Girl Band

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Holding Hands with Jamie (2015), 7/10
The Talkies (2019), 6.5/10
Most Normal (2022), 5.5/10

(Clicka qua per la versione Italiana)

Ireland's quartet Girl Band, fronted by vocalist Dara Kiely and guitarist Alan Duggan, debuted with the EP France 98 (2012) and a bunch of singles, including the six-minute Pere Ubu-ian "modern dance" of Lawman (2014), The Cha Cha Cha (2014) and De Bom Bom (2014), that were later collected on the EP The Early Years (2015) together with a cover of Blawan's Why They Hide Their Bodies Under My Garage.

The first album, Holding Hands with Jamie (Rough Trade, 2015), is an essay in matching the cohesive with the abrasive in the vein of noise-rock of the 1990s. Umbongo opens with Duggan's guitar imitating the riff of the Tornados' Telstar while drummer Adam Faulkner unleashes a quasi-grindcore bombardment, and ends with a wall of distortion. The catastrophic crescendo of Pears For Lunch takes off and enters a Neu-ian orbit. Baloo, the album's standout, is an industrial voodoo dance that arises from a mad mash-up of Pere Ubu and the Cramps. A close second is the seven-minute Paul, another propulsive song that sounds like a jam between the Fall and Neu, just more savage, and that explodes in Boredoms-ian chaos. A third bout of hysteria materializes in the frenzied tribal exorcism of The Witch Dr. Meanwhile, the album has served the damaged ballad In Plastic, the childish round dance of Texting An Alien and the punk missile The Last Riddler. The eight-minute mutating suite Fucking Butter (a recitation over chaotic instrumental noise) sounds like a lengthy variation on their single Lawman. Faulkner's drumming is the real protagonist of the album.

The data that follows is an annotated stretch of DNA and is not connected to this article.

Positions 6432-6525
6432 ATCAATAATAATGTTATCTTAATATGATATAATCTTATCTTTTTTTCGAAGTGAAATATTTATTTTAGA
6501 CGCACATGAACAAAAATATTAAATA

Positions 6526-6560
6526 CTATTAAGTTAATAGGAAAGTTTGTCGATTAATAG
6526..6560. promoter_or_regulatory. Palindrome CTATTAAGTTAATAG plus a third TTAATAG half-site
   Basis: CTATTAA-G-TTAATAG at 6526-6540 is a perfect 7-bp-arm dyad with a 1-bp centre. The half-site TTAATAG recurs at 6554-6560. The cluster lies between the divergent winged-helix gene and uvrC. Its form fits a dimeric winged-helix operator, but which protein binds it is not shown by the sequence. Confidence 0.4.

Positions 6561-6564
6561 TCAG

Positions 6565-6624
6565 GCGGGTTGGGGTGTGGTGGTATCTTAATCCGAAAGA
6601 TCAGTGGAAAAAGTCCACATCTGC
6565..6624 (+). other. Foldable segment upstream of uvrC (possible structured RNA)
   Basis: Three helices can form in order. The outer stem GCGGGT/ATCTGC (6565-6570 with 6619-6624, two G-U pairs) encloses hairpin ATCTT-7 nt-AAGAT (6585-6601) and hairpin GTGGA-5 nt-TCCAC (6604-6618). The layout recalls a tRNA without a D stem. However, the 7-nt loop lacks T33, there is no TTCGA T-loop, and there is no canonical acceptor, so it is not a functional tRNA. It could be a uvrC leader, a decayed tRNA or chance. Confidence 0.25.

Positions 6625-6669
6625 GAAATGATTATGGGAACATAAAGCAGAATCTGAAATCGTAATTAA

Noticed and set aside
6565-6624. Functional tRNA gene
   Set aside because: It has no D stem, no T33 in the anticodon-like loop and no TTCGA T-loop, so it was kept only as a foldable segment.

The Talkies (Rough Trade, 2019) does not pack the same power. Kiely sounds verbose even by the standards of Mark E Smith of the Fall (the singer he most closely resembles) in songs like Going Norway and Salmon Of Knowledge. Sonic madness devours the rationale for Couch Combover and Aibohphobia sounds like a lost Syd Barrett lullaby. The combination of psychotic recitation and alien soundscape in songs like Amygdela is located somewhere between Pere Ubu and Jesus Lizard. Gone, instead, is gone the rocket propulsion of the first album, replaced by more complex concepts, like the gallop of Caveat under manic shouting and distortion. The seven-minute Prefab Castle begins in psychedelic languor but then picks up industrial fervor until it collapses in a swamp of atonal guitars. The quartet's interplay shines in the six-minute Shoulderblades, in which the singer's insane ranting collides with protracted industrial-grade noise until it is swallowed in a dark cold furnace; but also in the brief instrumental interlude Akineton, a peak of cinematic genius that unfortunately is left unfinished. This second album is generally more competent than the first one, particularly in the guitar parts, and the drumming is less furious but more intellectual. The vocals remain a mixed blessing. Not much of a singer, Kiely mostly speaks and shouts. Then, again, this is not music for pop crooners or opera tenors.

They changed name to Gilla Band and released Most Normal (Rough Trade, 2022), a generally noisier and more electronic album. The highlights are Backwash, a relatively catchy number (reminiscent of Einsturzende Neubauten), and Bin Liner Fashion, which rapidly escalates in pure hysteria. Parts of the album are recycled dance-punk (I was Away) and parts are just fashionable noise (The Gum, the first half of The Weirds).

(Copyright © 2019 Piero Scaruffi | Terms of use )